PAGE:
Teva Seeks Appeal in Kickbacks Case Amid $10 Billion Trial Risk

Teva Fights Kickbacks Verdict to Avoid $10B Trial Loss

Teva has been grappling with opioid litigation for several years, culminating in a multibillion-dollar settlement last year. However, the company faces another potentially “enterprise-threatening” lawsuit from the US government, which has been quietly looming in the background, as per recent filings made by Teva’s lawyers.

The lawsuit involves allegations of kickbacks related to Teva’s once-profitable multiple sclerosis drug, Copaxone. US District Judge Nathaniel M. Gorton recently ruled in favor of the US government on two critical issues. First, it concerns the level of causation required to deem a drug reimbursement claim as “false.” Second, it revolves around the potential damages Teva may have to pay if it loses the case.

According to the US government, Teva made payments of over $350 million to two patient foundations, the Chronic Disease Fund and The Assistance Fund, between December 2006 and January 2017. These payments allegedly covered Medicare co-pay obligations for patients using Copaxone, while the drug’s price was simultaneously increased five-fold.

The US lawyers argue that Teva “conspired” with a specialty pharmacy and utilized the foundations as channels to subsidize Medicare co-pays for Copaxone, which violates the Anti-Kickback Statute (AKS). This statute prohibits pharmaceutical companies from paying Medicare co-pays to maintain market forces and avoid undue inducement for patients to choose a particular drug.

In a recent ruling, Judge Gorton sided with the US government on the issue of causation, agreeing with the First Circuit Court of Appeals’ definition of a false claim. This definition states that if there is a sufficient causal connection between an AKS violation and a claim submitted to the federal government, the claim is considered false under the False Claims Act.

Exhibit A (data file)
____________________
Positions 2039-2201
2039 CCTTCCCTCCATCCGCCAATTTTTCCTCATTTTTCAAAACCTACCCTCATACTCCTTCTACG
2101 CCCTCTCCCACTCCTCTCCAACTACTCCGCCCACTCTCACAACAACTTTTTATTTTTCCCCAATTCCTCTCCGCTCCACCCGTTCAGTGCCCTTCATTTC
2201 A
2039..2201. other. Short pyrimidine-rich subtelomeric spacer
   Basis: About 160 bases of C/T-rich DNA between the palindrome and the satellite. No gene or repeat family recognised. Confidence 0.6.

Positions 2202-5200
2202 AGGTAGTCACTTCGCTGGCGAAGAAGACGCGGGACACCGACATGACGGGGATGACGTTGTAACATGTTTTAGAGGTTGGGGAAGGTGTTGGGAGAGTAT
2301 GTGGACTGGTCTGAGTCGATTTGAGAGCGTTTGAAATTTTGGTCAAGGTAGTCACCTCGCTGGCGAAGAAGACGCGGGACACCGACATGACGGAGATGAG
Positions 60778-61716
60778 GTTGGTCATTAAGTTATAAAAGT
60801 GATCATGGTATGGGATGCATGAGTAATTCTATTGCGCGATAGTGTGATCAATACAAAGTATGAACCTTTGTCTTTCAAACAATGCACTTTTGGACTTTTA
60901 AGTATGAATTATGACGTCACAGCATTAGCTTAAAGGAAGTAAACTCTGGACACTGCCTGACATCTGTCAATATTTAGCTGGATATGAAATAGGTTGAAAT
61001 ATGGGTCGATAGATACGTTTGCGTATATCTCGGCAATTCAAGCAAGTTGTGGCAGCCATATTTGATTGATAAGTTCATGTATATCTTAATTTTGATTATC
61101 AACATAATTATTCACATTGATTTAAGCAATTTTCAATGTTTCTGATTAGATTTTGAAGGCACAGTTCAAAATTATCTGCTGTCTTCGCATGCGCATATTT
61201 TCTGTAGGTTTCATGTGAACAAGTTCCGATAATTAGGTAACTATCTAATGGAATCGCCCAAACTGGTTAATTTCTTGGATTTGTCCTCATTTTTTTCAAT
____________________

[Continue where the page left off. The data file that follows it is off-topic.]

According to this causation standard, the government must demonstrate a “causal connection” between Teva’s payments to the patient foundations and the Copaxone claims submitted under Medicare. Teva, on the other hand, has argued that the government must prove that the Copaxone claims would not have been submitted to Medicare “but for” its donations to the foundations. However, the court rejected Teva’s causation argument in a ruling.

Another significant issue is the potential damages Teva may face. The court has ruled that the company could be liable for the entire amount of the alleged false claims, making this a critical legal challenge for Teva.

“The rationale here is that the government simply would not have paid those Medicare claims had it known they were submitted in violation of certain Medicare requirements,” Judge Gorton wrote.

After the mid-July rulings, Teva this week filed a motion to appeal the court’s finding on the causation issue. If Teva were to prevail in its argument, then the company “would be entitled to summary judgment, averting the need for a six-week jury trial that would consume both the parties’ and the Court’s resources,” lawyers for the company wrote.

But if Teva’s appeal isn’t permitted and the company loses at trial, Teva “faces a judgment that may exceed $10 billion, an enterprise-threatening amount that may render a post-judgment appeal impossible,” its lawyers wrote.

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